Lowest reputation nodes ever, the last week and the last 24 hours. I'm not sure what is more detestable, the presence of this node, or the fact that people use it to downvote nodes that are already underwater. This usually takes the form of pissing on newbies (hmmm, in retrospect, a better example is needed here). Don't do it. If you want to spend votes here, upvote nodes that you believe don't deserve such a low rep. Leave the other ones alone.
Ignored Users (16082)
List of people you have ignored in the Chatterbox (i.e. what happens when you /ignore nick).
Recently Updated Home Nodes (16902)
Viewing this, it seems clear that most people are far too nervous about checking "This is a significant update" whenever they update their homepage. I certainly never did until I saw this page. So now you know it's here, and that maybe more people will start looking at it now they now how easy it is to get to (just remember to come here :), you should start thinking about checking that lil' checkbox.
Number of Monks by Level (17245)
If jcrwen's stats page is ever off the air, this will give you a crude analysis of the different levels and numbers of monks therein.
Perl Monk's Best Users (17468)
A list of monks, sort by XP. Sort of redundant, given Saints in our Book IMHO.
java chatterbox (18393)
Finally, a decent reason to use Java.
Level Stats (23288)
More stats, updated hourly, that give a some idea of the number of monks at each level. Just use the stats page, ok?
Nodes To Consider (28877)
For a Friar or higher, managing the monastery. Sometimes people use the consideration nodelet for sending a message to the author, instead of the CB nodelet. Don't laugh! it really happens. In this case, condider the node as an "edit", get someone else to vote edit as well, and then a janitor can quietly remove the consideration.
XP gained from getting a single node to rep of when norm is (26917)
This one's a bit of a head-scratcher. Nice table. It shows the relationship between $NORM, reputation and XP. Study it, and you will be enlightened.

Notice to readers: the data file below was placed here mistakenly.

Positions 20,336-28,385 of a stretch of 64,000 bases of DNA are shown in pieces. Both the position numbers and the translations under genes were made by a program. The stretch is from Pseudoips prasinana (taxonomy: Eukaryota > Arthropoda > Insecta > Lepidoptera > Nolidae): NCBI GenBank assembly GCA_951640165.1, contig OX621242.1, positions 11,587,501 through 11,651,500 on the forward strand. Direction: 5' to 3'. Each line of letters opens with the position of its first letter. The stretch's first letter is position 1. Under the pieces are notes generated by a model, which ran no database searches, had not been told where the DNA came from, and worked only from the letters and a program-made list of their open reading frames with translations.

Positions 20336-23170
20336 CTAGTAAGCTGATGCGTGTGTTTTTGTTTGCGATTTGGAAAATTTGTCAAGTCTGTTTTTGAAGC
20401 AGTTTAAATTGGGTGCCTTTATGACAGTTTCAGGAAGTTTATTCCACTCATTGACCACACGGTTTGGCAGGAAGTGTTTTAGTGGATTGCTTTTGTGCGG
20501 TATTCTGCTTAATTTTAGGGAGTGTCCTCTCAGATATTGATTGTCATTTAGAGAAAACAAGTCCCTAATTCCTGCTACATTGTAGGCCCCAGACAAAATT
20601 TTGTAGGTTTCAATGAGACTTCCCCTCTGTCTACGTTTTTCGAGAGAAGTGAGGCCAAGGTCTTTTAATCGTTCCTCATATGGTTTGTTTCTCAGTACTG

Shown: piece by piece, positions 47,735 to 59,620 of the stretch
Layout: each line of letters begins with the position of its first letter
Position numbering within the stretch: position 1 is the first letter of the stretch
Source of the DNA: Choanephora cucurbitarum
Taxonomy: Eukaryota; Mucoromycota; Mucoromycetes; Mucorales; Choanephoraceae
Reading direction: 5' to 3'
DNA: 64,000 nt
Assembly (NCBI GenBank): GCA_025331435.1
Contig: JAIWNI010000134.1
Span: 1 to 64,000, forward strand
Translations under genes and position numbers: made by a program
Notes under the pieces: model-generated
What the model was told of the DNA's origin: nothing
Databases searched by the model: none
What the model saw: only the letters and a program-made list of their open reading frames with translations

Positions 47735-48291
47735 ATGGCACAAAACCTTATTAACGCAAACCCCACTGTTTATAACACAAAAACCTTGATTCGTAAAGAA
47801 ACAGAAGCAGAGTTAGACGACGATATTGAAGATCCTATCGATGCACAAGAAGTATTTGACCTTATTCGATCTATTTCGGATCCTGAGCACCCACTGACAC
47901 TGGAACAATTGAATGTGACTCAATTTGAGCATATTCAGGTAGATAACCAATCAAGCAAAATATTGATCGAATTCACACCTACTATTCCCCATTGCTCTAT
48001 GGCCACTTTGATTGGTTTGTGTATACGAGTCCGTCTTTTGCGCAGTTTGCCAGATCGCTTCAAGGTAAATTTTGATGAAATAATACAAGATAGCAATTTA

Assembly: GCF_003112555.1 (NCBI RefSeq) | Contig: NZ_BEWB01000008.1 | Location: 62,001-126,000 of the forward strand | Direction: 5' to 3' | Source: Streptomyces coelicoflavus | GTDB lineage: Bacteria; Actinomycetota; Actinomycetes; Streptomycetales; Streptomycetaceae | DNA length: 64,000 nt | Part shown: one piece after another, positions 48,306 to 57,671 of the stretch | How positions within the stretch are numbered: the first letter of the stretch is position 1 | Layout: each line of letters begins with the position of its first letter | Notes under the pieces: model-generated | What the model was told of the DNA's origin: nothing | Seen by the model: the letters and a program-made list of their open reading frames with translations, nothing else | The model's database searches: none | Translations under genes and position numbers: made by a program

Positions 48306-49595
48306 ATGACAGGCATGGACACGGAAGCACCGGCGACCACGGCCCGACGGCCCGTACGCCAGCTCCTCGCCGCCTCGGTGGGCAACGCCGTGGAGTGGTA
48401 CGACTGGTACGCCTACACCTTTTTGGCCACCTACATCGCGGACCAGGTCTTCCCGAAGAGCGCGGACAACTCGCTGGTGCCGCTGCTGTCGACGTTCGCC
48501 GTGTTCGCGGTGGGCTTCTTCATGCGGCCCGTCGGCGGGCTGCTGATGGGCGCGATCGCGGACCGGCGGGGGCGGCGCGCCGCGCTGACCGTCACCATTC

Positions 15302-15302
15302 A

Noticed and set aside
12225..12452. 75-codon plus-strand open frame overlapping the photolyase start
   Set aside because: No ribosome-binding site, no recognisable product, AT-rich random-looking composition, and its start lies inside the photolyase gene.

Perl Monks Approved HTML tags (29281)
Nothing goes down quite as well as a node with a savant dosage of exotic HTML tags to display your missives just so. Know that some ultra-hip tags (such as <cite>) are not allowed, but the rest of them are here. Study them, and use them (wisely) in your nodes.
Message Inbox (48824)
For everyone, managing the messages you receive in the Chatterbox
Most Often Mentioned Modules (54389)
Ok, so CGI is the most often mentioned module. But what is the second-most mentioned module? DBI? File::Find? Or something else entirely?
Borg's Belly (56087)
NodeReaper will eat you if you annoy the denizens of the Chatterbox. You will wind up here.
Add Entries to vroom's Book List (61675)
When not hanging out at the monastery, a lot of monks spend their time reading books. As can be expected from the monk community, this is about as an eclectic list of books as you'll find anywhere on the web. (Not sure if those ISBN links still work though). (noted by barrd).
scratch pad viewer (108949)
For showing code fragments, especially when you have a dumb question that you want resolved by the chatterbox gang, and don't want the permanent, public ridicule that a SoPW may entail.
Yesterday's Most-Visited Nodes (276421)
Very interesting information. tye built this node as an aid in profiling what's hot (in the "overloaded" sense of the word) on the server. Interestingly enough the tickers are the most visited nodes, which is as it should be. Newest Nodes takes a pounding... why don't you find an off-site way of consulting it?
Recently Active Threads (397425)
The brainchild of demerphq, the most detailed way of looking at Newest Nodes. An excellent way of keeping track of new threads posted to old, old discussions. Use it to upvote worthy new nodes attached to conversations that disappeared off the radar long ago. There's nothing like anywhere else on the web.

/msg me if you know of other special nodes on the site.